Title

Biomechanical comparison of anterior cervical plating and combined anterior/lateral mass plating.

Document Type

Article

Abstract

BACKGROUND CONTEXT: Previous studies showed anterior plates of older design to be inadequate for stabilizing the cervical spine in all loading directions. No studies have investigated enhancement in stability obtained by combining anterior and posterior plates. PURPOSE: To determine which modes of loading are stabilized by anterior plating after a cervical burst fracture and to determine whether adding posterior plating further significantly stabilizes the construct. STUDY DESIGN/SETTING: A repeated-measures in vitro biomechanical flexibility experiment was performed to investigate how surgical destabilization and subsequent addition of hardware components alter spinal stability. PATIENT SAMPLE: Six human cadaveric specimens were studied. OUTCOME MEASURES: Angular range of motion (ROM) and neutral zone (NZ) were quantified during flexion, extension, lateral bending, and axial rotation. METHODS: Nonconstraining, nondestructive torques were applied while recording three-dimensional motion optoelectronically. Specimens were tested intact, destabilized by simulated burst fracture with posterior distraction, plated anteriorly with a unicortical locking system, and plated with a combined anterior/posterior construct. RESULTS: The anterior plate significantly (p<.05) reduced the ROM relative to normal in all modes of loading and significantly reduced the NZ in flexion and extension. Addition of the posterior plates further significantly reduced the ROM in all modes of loading and reduced the NZ in lateral bending. CONCLUSIONS: Anterior plating systems are capable of substantially stabilizing the cervical spine in all modes of loading after a burst fracture. The combined approach adds significant stability over anterior plating alone in treating this injury but may be unnecessary clinically. Further study is needed to assess the added clinical benefits of the combined approach and associated risks.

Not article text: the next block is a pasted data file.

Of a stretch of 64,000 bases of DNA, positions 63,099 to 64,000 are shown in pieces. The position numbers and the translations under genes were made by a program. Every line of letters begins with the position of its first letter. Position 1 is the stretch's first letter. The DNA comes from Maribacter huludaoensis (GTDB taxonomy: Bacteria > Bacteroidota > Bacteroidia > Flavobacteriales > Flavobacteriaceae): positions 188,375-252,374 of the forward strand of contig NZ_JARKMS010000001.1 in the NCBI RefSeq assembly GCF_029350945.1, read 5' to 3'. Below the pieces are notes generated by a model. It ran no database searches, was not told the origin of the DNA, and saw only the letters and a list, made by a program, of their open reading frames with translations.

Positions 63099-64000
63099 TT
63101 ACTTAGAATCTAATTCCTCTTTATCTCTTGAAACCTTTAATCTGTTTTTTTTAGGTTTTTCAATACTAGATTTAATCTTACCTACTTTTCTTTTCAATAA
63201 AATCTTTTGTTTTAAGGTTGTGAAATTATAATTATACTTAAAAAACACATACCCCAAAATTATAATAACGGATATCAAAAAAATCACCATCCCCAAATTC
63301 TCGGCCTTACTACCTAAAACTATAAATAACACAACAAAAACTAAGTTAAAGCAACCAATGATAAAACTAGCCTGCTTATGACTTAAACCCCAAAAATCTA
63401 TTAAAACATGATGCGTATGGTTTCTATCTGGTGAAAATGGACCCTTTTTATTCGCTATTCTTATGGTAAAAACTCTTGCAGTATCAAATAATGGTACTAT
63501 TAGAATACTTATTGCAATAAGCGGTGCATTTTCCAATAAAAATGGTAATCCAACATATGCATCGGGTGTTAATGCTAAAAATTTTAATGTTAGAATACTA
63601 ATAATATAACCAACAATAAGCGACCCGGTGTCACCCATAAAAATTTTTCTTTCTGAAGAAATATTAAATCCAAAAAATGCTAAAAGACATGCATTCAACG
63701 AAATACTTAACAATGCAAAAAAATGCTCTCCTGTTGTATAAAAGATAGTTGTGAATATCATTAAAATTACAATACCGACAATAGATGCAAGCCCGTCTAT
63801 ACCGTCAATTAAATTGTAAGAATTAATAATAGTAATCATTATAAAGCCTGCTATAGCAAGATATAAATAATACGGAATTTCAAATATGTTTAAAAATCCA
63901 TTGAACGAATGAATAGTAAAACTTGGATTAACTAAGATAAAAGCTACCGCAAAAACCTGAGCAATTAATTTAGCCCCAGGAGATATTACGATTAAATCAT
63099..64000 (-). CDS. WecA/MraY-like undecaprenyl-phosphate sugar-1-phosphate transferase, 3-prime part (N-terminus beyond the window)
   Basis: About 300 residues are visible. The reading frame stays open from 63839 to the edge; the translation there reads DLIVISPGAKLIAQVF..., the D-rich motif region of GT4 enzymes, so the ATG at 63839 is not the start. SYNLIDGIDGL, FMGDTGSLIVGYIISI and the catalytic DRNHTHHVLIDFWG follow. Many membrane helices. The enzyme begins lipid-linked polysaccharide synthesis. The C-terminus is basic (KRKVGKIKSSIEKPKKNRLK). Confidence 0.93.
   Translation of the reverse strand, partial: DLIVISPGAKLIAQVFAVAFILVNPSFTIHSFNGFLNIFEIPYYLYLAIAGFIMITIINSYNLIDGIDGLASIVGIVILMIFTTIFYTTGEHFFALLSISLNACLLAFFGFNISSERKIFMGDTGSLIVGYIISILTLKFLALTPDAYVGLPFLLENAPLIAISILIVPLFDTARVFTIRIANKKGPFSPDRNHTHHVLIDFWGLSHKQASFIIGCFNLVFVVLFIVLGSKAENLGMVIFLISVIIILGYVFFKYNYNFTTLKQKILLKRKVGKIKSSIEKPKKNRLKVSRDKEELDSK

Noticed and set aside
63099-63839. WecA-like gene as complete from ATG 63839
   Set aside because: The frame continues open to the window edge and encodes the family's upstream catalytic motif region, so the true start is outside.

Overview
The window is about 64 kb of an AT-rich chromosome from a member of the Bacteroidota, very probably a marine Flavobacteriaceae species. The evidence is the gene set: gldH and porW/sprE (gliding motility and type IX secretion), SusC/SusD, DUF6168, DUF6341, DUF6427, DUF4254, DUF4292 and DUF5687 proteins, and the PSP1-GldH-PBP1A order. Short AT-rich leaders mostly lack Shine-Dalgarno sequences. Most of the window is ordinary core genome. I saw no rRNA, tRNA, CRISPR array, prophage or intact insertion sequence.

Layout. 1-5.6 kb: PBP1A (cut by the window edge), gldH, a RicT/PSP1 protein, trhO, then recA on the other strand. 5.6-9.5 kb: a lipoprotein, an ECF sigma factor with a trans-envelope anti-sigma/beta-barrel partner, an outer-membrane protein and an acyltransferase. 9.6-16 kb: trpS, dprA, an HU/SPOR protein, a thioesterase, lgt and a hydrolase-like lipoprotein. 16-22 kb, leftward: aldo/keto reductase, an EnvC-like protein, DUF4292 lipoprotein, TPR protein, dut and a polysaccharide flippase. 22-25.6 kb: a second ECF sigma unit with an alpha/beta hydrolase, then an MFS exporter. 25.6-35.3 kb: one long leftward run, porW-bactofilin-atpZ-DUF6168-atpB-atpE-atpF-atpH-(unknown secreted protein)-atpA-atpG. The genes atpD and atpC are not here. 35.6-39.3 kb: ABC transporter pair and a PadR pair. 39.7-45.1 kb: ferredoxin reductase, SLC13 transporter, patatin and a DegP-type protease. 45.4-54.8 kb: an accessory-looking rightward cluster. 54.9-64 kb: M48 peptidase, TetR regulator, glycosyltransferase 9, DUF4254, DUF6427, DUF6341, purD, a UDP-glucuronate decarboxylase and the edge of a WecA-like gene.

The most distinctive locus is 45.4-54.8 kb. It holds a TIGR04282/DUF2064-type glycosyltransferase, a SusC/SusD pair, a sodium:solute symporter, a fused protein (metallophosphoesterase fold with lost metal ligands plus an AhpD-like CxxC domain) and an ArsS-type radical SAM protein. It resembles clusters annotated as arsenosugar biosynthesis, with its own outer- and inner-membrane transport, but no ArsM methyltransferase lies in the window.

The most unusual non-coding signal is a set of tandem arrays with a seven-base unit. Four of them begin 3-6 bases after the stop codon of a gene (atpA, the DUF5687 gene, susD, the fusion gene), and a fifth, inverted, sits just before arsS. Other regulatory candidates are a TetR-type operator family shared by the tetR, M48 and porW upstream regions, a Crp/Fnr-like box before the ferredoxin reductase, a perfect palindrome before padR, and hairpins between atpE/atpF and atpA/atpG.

Publication Date

1-1-2001

Publication Title

The spine journal : official journal of the North American Spine Society

ISSN

15299430

Volume

1

Issue

3

First Page

166

Last Page

170

PubMed ID

14588343

Digital Object Identifier (DOI)

10.1016/S1529-9430(01)00049-3

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